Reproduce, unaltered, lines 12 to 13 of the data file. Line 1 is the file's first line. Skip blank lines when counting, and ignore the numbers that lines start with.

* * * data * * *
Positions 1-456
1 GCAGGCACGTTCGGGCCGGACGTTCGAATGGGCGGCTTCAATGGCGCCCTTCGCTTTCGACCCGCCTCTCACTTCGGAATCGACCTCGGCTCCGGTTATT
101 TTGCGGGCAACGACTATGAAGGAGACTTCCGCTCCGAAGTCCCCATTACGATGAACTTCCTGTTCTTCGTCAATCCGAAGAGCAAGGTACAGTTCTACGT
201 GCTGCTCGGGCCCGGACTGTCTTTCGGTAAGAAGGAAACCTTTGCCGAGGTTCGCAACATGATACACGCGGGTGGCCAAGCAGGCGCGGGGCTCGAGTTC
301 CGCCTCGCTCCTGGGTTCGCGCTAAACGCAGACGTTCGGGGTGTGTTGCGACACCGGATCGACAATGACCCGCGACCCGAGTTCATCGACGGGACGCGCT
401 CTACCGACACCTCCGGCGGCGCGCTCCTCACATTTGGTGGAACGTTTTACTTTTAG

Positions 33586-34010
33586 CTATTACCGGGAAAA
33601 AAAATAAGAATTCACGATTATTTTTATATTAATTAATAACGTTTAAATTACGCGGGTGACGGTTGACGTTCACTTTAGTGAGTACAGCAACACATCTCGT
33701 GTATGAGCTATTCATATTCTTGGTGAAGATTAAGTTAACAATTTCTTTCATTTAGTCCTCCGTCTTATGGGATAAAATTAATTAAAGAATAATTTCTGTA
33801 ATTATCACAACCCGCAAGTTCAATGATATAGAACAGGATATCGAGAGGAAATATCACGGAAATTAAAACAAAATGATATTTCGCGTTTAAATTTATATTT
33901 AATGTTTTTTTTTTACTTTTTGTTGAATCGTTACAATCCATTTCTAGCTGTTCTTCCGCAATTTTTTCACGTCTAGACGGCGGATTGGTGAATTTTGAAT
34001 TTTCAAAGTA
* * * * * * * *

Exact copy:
33901 AATGTTTTTTTTTTACTTTTTGTTGAATCGTTACAATCCATTTCTAGCTGTTCTTCCGCAATTTTTTCACGTCTAGACGGCGGATTGGTGAATTTTGAAT
34001 TTTCAAAGTA